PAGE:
Point the foot toward the front of the room (still externally rotated from the hip) and "all" into a long lunge with the front knee bent. Be mindful of the landing and do your best to slow yourself down with the strength of your core. The greater challenge is to push back up! Push off the front leg to shift your body weight over the back leg and finish in a balance. The front leg will be off the floor, extended in front of you. Perform all of the repetitions on the right leg and move to the leg swings before repeating the Falls on the left leg.
Swing the leg back and front, passing through 1st position each time. The leg can take on a box shape as you swing, with a slight bend in the knee forming half of a diamond shape. On the last repetition, close 1st position and repeat the Fall Front & Balance beginning on the left leg.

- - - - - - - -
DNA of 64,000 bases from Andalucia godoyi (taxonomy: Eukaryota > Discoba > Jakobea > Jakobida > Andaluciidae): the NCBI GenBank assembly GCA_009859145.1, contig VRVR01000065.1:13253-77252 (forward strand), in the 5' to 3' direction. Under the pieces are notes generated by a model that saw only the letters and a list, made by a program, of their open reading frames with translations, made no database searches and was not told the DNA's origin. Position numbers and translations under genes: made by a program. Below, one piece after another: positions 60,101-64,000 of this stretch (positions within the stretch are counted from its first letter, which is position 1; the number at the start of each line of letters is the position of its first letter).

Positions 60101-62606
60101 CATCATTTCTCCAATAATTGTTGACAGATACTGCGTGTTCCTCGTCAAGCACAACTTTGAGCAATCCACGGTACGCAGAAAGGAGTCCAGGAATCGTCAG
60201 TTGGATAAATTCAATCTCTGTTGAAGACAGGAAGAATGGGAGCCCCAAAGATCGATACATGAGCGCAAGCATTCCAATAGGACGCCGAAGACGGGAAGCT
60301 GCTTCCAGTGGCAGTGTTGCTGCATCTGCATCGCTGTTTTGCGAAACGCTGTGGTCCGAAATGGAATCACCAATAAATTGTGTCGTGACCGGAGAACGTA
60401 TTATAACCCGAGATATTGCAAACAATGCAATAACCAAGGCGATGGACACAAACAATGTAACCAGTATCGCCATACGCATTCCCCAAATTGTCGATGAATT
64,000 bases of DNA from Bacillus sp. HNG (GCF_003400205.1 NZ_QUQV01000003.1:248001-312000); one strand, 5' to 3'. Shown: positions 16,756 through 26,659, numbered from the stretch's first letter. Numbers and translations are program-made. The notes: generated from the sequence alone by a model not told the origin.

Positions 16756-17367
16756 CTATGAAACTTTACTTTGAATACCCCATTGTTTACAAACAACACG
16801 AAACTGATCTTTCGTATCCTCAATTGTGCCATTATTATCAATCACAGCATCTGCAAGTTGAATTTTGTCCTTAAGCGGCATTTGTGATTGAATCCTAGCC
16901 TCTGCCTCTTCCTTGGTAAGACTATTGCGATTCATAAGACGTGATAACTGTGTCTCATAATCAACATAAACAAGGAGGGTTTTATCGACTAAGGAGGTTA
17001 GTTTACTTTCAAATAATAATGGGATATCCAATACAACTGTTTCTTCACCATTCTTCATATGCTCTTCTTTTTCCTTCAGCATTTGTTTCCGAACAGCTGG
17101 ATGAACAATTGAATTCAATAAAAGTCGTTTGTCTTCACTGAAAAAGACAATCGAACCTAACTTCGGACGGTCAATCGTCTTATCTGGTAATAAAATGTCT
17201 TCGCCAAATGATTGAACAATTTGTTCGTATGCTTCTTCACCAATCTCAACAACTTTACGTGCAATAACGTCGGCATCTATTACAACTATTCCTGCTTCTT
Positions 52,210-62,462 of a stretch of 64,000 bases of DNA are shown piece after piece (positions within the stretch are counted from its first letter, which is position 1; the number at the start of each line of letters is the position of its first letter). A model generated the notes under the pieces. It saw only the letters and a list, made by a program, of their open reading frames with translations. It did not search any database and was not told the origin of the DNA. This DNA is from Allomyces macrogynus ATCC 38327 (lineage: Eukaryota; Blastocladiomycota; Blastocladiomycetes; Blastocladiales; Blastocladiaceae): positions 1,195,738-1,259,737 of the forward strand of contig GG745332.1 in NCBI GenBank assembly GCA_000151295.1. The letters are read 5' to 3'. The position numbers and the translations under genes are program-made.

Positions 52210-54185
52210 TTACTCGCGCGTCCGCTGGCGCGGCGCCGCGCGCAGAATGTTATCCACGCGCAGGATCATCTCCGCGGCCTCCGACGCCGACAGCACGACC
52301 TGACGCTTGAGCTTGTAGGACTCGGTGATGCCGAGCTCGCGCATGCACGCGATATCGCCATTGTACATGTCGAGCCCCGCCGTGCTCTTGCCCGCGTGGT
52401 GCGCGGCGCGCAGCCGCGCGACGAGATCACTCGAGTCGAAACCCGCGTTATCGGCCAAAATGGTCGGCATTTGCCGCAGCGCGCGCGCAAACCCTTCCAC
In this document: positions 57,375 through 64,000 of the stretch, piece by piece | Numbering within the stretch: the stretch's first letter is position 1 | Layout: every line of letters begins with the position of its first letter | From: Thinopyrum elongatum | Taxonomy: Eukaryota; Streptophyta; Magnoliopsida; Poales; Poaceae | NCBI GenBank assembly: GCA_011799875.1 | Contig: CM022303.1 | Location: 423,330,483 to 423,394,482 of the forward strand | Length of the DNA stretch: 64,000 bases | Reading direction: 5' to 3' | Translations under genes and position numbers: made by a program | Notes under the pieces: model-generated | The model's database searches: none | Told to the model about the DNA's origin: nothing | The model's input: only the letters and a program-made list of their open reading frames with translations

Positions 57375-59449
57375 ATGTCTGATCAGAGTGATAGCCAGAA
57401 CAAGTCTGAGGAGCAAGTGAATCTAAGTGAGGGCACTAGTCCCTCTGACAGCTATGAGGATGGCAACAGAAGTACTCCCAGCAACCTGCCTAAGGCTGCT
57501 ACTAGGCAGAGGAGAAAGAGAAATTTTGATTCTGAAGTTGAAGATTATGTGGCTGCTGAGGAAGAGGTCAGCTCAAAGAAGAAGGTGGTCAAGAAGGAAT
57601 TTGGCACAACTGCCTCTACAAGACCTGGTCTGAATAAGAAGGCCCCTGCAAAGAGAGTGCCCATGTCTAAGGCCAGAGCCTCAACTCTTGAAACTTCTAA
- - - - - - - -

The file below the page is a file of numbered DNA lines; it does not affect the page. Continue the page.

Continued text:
Alternating right and left leg, step back for a traditional lunge, but keep the legs remain externally rotated throughout the entire range of motion. Be sure to weight the front leg a bit more and add a bend at the waist. As you lower down into the lunge, pretend like there are roses being thrown at your feet that you need to gather. Stand up and close in 1st position.
If you minimize the downtime between the exercises, not only will you find your strength and balance challenged, but your heart can find a workout as well! There are many ballet-based formats to choose from in gyms or on workout DVDs, and the best advice I can give is to not take yourself too seriously when attempting these types of programs. Dancing is all about releasing judgment, moving your body and feeling graceful, inside and out. It’s a well-needed respite in the midst of our busy days, so I encourage you to take it for what it's worth and enjoy every second!